2.1 If exceptional circumstances exist where stormwater cannot be detained on-site then direct disposal to the City’s drainage system may be approved;

    2.2 If an adjoining street drainage system does not exist, or where the existing system is not capable of handling the flow from the property, an application may be made by the owner of the property for an extension or up-grading of the City’s stormwater system; 

    2.3 Water to be discharged to the City’s drains must be adequately treated on site to comply with the requirements of the ‘Manual for Stormwater Management Manual for Western Australia’ as published by the Department of Water 2004-2007; 

    2.4 The cost of connecting on-site drainage to the City's drainage system shall be the responsibility of the owner of the property being connected, including the cost of any necessary extensions or up-grading to the City's drainage system. 

    On-site Detention Systems

    On-site detention systems are used to counteract the effects of development within a catchment by reducing the peak discharge resulting from storms. This is done by storing the stormwater on-site and slowly releasing it to the street drainage system.

    On-site detention systems are installed in conjunction with property development and building works. The construction and maintenance of these systems is the responsibility of the property owner.

    Design Criteria

    There are accepted criteria for the design of on-site detention systems to reduce the peak run-off rate from the developed site. The system is normally designed to cater for a high intensity, short duration, once in 50-year storm. Storage is used to reduce the outflow rate to that which would have been produced by a longer, but lower intensity once in 20-year storm on the original undeveloped property. However, this premise is not based on inner city areas and it is considered that adequate provision should be made to cater for a once in 100-year storm.

    In designing on-site detention systems, consulting engineers may use the limiting criteria given or may undertake a detailed analysis of the relevant catchment system. The criteria for storage is meant as a guide only and would be the minimum that the City would accept in approving detention systems. In the case of high rise buildings, it would be advisable to make allowance in designing the storage tanks, for the equivalent extra property area created by the facade.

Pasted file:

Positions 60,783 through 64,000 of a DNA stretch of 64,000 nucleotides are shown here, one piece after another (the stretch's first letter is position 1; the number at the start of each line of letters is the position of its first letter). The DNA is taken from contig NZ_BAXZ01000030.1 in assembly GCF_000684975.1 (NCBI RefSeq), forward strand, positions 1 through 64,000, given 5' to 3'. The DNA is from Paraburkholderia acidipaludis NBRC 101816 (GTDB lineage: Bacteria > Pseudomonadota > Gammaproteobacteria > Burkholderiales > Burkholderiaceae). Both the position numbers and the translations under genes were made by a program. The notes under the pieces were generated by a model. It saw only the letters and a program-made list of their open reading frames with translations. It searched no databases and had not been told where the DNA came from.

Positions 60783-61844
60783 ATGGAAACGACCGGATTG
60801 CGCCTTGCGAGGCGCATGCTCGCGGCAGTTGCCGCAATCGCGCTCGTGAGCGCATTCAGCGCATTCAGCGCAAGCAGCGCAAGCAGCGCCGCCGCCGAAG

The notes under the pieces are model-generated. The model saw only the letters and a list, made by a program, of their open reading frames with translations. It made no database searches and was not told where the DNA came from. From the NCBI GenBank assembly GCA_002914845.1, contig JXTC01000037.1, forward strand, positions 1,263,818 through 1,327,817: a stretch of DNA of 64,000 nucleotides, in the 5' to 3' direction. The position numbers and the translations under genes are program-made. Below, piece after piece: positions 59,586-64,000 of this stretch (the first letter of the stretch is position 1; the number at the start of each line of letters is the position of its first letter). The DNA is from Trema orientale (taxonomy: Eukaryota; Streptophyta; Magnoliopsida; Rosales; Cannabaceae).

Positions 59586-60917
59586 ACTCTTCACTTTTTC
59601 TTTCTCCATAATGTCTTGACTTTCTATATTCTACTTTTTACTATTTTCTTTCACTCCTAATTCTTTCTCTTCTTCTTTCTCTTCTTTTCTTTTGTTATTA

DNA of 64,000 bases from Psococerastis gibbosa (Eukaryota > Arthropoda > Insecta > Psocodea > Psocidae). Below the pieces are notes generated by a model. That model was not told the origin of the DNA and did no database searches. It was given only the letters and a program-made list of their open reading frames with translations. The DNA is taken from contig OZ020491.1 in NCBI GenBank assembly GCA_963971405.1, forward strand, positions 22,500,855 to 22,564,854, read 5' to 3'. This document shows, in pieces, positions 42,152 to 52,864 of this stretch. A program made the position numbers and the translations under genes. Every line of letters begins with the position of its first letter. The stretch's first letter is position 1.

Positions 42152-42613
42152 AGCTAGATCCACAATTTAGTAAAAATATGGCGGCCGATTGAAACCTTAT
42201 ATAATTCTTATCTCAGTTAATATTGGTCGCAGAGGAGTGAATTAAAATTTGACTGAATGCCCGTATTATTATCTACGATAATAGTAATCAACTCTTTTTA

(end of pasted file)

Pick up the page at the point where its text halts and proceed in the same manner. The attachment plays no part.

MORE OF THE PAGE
It should be noted that provision may be made for an overflow from the detention system to the road drainage system to provide some relief from a larger storm than these criteria allow or from temporary problems in storage systems.

    Therefore, the allowable site discharge should be set at 0.12 cubic metres/second per hectare or 120 litres/second per hectare.

    For a 100-year return frequency storm on the developed property: -

    The minimum storage required for these conditions is 184.28 m3/ha. Several catchments were analysed and gave similar results.

    It is therefore considered that the minimum volume of storage required should be set at 185 cubic metres/hectare.

    Soakwells

    Design Criteria (Note: This should be used as a guide only to the minimum number of soakwells and the city takes no responsibility for drainage based on these guidelines).

    The design method is based on the basic concept that sumps function by providing temporary storage. While inflow (stormwater runoff) arrives at a high rate, outflow (soakage) occurs at a slower rate.

    The design method consists of developing very simple inflow and outflow hydrographs, integrating these and determining the difference between them to give the required storage volume.

    Shallow Water Table (maximum height of water table less than 1 metre below bottom of soakwell). 

    1000 sqm runoff requires 31.99 sqm soakage area in Perth Sand. 
    7 soakwells (1.8 diameter and 1.8 depth). 

    Deep Water Table (maximum height of water table more than 1 metre below bottom of soakwell). 
    1000 sqm runoff requires 22.85sqm soakage area in Perth Sand. 
    5 soakwells (1.8 diameter and 1.8 depth). 

    Excessive storm conditions can cause flooding therefore an overflow pipe may be required. 

    Soakwell calculation is based on slotted side soakwells and assuming that soakage area is the base area plus 25% of the side walls area. (It is assumed soakwells has an open base) 

    Additional soakwells may be required in the case of high rise developments. Also, please note that optimal soakage will only occur if the soakwells are regularly maintained. 

    Note: City encourages the recycling of the storm water. Where possible, re charging the groundwater system is encouraged. 

    Dewatering 

    Dewatering during winter months is not recommended. All dewatering applications must demonstrate that drainage network is not negatively impacted.